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The Actuary The magazine of the Institute & Faculty of Actuaries

Cyber attacks now the top risk for UK businesses

Growing concerns around data privacy and regulations have seen cyber threats shoot to the top of the most pressing risks facing businesses in the UK.

CEOs urged to make cyber security a 'core requirement' ©Shutterstock
CEOs urged to make cyber security a 'core requirement' ©Shutterstock

That is according to the findings of a recent survey by PricewaterhouseCoopers (PwC), which show that eight in 10 CEOs are now worried about the threat of cyber attacks.

This is more than the 79% of business leaders that are concerned about skills shortages, and 75% that are worried about the speed of technological change.

The CEOs expressed high levels of concern around the growing sophistication of cyber attacks, with almost half personally protecting themselves by deleting social media apps.

“The threat to their margins, their brands and even their continued existence from cyber attacks is no longer an abstract risk that can be ignored," said PwC cyber security chair, Richard Horne.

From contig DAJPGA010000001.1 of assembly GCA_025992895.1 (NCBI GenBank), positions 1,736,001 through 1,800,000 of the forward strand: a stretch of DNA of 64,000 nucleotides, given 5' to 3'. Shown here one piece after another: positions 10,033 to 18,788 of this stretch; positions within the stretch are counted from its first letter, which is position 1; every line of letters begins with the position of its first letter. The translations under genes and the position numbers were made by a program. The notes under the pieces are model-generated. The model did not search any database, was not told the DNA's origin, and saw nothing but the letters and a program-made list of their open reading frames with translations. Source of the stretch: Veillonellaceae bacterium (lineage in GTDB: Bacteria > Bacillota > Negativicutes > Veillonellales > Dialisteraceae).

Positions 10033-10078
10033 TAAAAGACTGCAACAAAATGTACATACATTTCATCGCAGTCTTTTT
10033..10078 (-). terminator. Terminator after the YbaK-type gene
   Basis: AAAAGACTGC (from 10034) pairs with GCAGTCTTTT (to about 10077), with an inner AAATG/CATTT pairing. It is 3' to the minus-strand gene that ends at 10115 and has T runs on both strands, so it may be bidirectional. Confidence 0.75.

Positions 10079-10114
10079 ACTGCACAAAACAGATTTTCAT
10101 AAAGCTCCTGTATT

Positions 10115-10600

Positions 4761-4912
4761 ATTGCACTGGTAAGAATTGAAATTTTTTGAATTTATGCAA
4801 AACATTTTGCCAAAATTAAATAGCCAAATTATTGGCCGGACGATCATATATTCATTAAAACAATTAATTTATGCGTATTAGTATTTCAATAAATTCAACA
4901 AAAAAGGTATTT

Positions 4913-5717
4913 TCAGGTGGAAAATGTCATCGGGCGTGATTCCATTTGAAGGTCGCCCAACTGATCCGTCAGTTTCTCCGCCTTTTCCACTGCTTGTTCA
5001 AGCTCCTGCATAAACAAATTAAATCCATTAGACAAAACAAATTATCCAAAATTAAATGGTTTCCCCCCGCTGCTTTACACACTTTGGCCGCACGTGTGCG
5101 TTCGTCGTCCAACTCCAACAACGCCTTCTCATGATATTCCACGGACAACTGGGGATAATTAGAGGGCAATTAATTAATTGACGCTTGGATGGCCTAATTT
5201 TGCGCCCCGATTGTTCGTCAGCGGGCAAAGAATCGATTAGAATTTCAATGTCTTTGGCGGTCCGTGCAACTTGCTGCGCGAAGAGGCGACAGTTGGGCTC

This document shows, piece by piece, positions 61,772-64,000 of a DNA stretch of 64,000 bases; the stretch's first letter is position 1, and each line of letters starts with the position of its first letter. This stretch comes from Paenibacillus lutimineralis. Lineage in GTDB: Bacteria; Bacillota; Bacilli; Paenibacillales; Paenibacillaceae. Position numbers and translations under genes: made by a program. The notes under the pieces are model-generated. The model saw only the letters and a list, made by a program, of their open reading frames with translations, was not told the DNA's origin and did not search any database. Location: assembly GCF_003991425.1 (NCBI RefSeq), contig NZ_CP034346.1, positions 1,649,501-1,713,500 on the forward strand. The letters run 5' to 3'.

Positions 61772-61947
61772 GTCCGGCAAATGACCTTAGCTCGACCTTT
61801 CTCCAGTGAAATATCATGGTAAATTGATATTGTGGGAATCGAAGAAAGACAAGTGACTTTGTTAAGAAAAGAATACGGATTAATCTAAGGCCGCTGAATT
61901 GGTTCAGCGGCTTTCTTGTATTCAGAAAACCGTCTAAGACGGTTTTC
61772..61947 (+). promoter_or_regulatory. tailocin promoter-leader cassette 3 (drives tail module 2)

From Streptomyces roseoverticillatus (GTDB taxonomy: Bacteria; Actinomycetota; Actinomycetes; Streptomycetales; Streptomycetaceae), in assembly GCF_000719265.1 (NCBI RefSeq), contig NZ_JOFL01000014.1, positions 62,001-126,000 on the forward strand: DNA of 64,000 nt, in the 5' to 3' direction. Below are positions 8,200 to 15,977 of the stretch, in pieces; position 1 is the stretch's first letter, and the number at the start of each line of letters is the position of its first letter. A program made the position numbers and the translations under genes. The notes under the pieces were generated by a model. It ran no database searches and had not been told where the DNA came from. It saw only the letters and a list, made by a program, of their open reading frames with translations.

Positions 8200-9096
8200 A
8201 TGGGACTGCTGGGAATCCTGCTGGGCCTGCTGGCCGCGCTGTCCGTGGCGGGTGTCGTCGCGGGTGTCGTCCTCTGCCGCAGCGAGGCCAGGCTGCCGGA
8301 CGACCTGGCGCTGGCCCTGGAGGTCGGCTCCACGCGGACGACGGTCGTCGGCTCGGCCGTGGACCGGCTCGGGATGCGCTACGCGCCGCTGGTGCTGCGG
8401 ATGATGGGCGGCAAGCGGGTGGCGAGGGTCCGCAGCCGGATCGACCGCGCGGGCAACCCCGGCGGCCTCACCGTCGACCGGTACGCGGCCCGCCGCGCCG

“Criminals are becoming more adept at monetising their breaches, with a sharp rise in ransomware attacks this last year. 

"They can have a devastating impact on the organisations they hit, as seen in many high-profile cases."

The findings form part of a survey of almost 1,600 CEOs in 83 countries by PwC, which show that the threat of cyber attacks are a growing concern across the world.

Public fears over data privacy and data regulations are the top two issues driving CEOs’ cyber security strategies worldwide, cited by 57% of the respondents.

Vulnerabilities in supply chains and the shortage of cyber security talent complete the top four issues driving cyber policies, mentioned by 41% and 27% of CEOs respectively.

"It's clear that cyber crime continues to grow as an issue for CEOs around the world," Horne continued.

“To counterbalance this, CEOs need to focus on how their business is configured, with the ability to be resilient to cyber attacks becoming a core requirement. 

"Cyber security can no longer be seen as a 'bolt on', but rather something to be designed into the business and IT architecture.”

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